References Top

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2.World Health Organization. Life in the 21 st century: A vision for all. The World Health Report 1998. Available from: http://www.who.int/whr/1998/en/whr98 en.pdf. [Last accessed on 2010 Apr 15].  Back to cited text no. 2
    
3.World Health Organization. Regional Strategic Plan for Elimination of Lymphatic Filariasis (2004-2007) 2004; 1-2. Available from: http://www.searo.who.int/LinkFiles/New Lymphatic Filariasis_Regional_Strategic_Plan_LF 2004-2007.pdf. [Last accessed on 2010 Apr 20].  Back to cited text no. 3
    
4.World Health Organization. Lymphatic Filariasis. Weekly Epidemiol Rec 2007;82:361-80. Available from: http://www.who.int/wer/2007/wer8242.pdf. [Last accessed on 2010 Apr 20].  Back to cited text no. 4
    
5.World Health Organization. Lymphatic Filariasis. Monitoring and epidemiological assessment of the programme to eliminate lymphatic filariasis at implementation unit level. Available from: http://whqlibdoc.who.int/hq/2005/WHO_CDS_CPE_CEE_2005.50.pdf. [Last accessed on 2010 Apr 18].  Back to cited text no. 5
    
6.Ottesen EA, Ismail MM, Horton J. The role of albendazole in programmes to eliminate lymphatic filariasis. Parasitol Today 1999;15:382-6.  Back to cited text no. 6
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7.National Health Policy 2002. NewDelhi: Ministry of Health and Family Welfare, Government of India 2002. p.1-39.  Back to cited text no. 7
    
8.World Health Organization. Preparing and Implementing a National Plan to Eliminate Lymphatic filariasis in countries where Onchocerciasis is not co-endemic. Available from: http://whqlibdoc.who.int/hq/2000/WHO_CDS_CPE_CEE_2000.15.pdf. [Last accessed on 2010 Apr 15].  Back to cited text no. 8
    
9.El Setouhy M, Ramzy RM, Ahmed ES, Kandil AM, Hussain O, Farid HA, et al. A randomized clinical trial comparing single- and multi-dose combination therapy with diethylcarbamazine and albendazole for treatment of bancroftian filariasis. Am J Trop Med Hyg 2004;70:191-6.  Back to cited text no. 9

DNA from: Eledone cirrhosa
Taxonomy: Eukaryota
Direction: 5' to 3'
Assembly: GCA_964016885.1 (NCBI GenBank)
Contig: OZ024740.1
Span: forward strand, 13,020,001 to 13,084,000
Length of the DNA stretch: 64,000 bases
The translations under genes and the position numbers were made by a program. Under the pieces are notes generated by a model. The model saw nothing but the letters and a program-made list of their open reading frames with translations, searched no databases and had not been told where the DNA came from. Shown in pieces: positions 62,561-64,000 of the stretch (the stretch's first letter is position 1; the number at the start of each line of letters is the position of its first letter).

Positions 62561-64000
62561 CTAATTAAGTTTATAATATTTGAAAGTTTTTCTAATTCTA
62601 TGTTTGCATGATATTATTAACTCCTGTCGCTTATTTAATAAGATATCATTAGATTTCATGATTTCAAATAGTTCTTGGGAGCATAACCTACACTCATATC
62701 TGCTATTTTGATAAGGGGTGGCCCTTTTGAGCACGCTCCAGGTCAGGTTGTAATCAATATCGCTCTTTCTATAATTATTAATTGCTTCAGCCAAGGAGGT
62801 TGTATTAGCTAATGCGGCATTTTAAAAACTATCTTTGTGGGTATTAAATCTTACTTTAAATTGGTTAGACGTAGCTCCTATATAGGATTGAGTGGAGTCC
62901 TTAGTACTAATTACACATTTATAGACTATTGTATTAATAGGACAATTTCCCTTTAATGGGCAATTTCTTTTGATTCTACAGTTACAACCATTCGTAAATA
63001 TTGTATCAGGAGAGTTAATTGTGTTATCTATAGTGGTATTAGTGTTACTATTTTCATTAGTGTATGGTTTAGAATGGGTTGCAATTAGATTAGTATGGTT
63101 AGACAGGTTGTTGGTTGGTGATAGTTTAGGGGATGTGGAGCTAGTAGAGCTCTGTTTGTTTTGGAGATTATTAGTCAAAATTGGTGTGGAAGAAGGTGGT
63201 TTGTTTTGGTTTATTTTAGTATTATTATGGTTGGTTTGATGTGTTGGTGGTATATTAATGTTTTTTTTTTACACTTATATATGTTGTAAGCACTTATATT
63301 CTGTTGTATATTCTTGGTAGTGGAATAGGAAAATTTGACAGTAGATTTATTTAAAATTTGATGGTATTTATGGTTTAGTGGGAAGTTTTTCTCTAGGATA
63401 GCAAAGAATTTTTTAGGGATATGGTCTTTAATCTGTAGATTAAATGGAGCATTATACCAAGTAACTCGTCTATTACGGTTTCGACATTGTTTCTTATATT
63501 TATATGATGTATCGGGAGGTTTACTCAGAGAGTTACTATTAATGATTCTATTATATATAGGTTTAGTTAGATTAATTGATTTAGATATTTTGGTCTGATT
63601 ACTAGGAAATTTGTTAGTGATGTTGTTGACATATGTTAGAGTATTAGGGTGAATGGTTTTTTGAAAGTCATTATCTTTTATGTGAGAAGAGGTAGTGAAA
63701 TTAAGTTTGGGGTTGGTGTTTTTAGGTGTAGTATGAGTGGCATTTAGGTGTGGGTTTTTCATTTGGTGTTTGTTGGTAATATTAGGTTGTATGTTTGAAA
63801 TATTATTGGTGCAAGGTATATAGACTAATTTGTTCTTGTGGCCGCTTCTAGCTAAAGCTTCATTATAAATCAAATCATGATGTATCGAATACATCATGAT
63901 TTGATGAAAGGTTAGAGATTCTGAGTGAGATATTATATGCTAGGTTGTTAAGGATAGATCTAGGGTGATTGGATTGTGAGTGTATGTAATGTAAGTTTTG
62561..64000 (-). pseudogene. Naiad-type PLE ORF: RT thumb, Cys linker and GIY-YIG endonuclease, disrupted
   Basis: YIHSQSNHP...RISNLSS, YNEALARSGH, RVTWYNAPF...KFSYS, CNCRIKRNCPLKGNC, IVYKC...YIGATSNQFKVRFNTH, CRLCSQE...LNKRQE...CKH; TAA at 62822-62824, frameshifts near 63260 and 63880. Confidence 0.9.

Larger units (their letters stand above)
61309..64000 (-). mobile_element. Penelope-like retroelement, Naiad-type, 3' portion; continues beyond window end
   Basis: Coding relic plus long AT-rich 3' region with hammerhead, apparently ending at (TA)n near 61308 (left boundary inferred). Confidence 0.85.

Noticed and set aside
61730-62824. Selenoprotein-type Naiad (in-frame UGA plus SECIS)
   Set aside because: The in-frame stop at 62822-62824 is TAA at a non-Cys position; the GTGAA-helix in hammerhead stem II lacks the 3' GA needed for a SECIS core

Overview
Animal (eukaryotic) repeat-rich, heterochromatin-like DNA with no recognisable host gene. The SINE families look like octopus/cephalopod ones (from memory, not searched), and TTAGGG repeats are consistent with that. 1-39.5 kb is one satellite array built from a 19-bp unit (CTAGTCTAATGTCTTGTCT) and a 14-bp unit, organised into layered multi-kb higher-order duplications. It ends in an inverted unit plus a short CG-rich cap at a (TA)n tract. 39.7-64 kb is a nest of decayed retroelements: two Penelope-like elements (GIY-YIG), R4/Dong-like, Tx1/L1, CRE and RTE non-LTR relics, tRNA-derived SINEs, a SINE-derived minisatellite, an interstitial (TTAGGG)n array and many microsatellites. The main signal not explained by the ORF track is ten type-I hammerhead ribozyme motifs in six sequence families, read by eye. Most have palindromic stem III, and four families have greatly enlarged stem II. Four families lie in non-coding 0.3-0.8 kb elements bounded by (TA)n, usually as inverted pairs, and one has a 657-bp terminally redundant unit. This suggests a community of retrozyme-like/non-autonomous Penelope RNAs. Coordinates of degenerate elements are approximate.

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10.Ranganath BG. Coverage survey for assessing mass drug administration against lymphatic filariasis in Gulbarga district, Karnataka, India. J Vector Borne Dis 2010;47:61-4.  Back to cited text no. 10
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11.Government of India. Operational guidelines on elimination of lymphatic filariasis. Directorate NVBDCP, 22 Shamnath Marg, Delhi 110 054, 2005. p. 3. Available from: http://www.nvbdcp.gov.in/Doc/LF%20manual_final.doc [Last accessed on 2012 Apr 15].  Back to cited text no. 11
    
12.Das PK, Pani SP, Krishnamoorthy K. Prospects of elimination of lymphatic filariasis in India. Icmr Bull 2002;32:41-54.  Back to cited text no. 12
    
13.Aswathy S, Beteena K, Leelamoni K. Mass drug administration against filariasis in India: Perceptions and practices in a rural community in Kerala. Ann Trop Med Parasitol 2009;103: 617-24.  Back to cited text no. 13
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17.Kumar P, Prajapati P, Saxena D, Kavishwar AB, Kurian G. An evaluation of coverage and compliance of mass drug administration 2006 for elimination of lymphatic filariasis in endemic areas of Gujarat, India. Indian J Community Med 2008;33:38-42.  Back to cited text no. 17
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20.Sunish IP, Rajendran R, Mani TR, Munirathinam A, Tewari SC, Hiriyan J, et al. Resurgence in filarial transmission after withdrawal of mass drug administration and the relationship between antigenaemia and microfilaraemia- a longitudinal study. Trop Med Int Health 2002;7:59-69.  Back to cited text no. 20
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21.Sunish IP, Rajendran R, Mani TR, Munirathinam A, Dash AP, Tyagi BK. Vector control complements mass drug administration against bancroftian filariasis in Tirukoilur, India. Bull World Health Organ 2007;85:138-45.  Back to cited text no. 21
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22.Mukhopadhyay AK, Patnaik SK, Satya Babu P, Rao KN. Knowledge on lymphatic filariasis and mass drug administration programme in filarial endemic districts of Andhra Pradesh, India. J Vector Borne Dis 2008;45:73-5.  Back to cited text no. 22
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23.Ramaiah KD, Das PK, Vanamail P, Pani SP. The impact of six rounds of single-dose mass administration of diethylcarbamazine or ivermectin on the transmission of Wuchereria bancrofti by Culex quinquefasciatus and its implications for lymphatic filariasis elimination programmes. Trop Med Int Health 2003;8:1082-92.  Back to cited text no. 23
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    Tables

  [Table 1], [Table 2], [Table 3], [Table 4]


This article has been cited by
1 Coverage of, and compliance with, mass drug administration under the programme to eliminate lymphatic filariasis in India: a systematic review
B. V. Babu,G. R. Babu
Transactions of the Royal Society of Tropical Medicine and Hygiene. 2014;
[Pubmed] | [DOI]



 

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   Results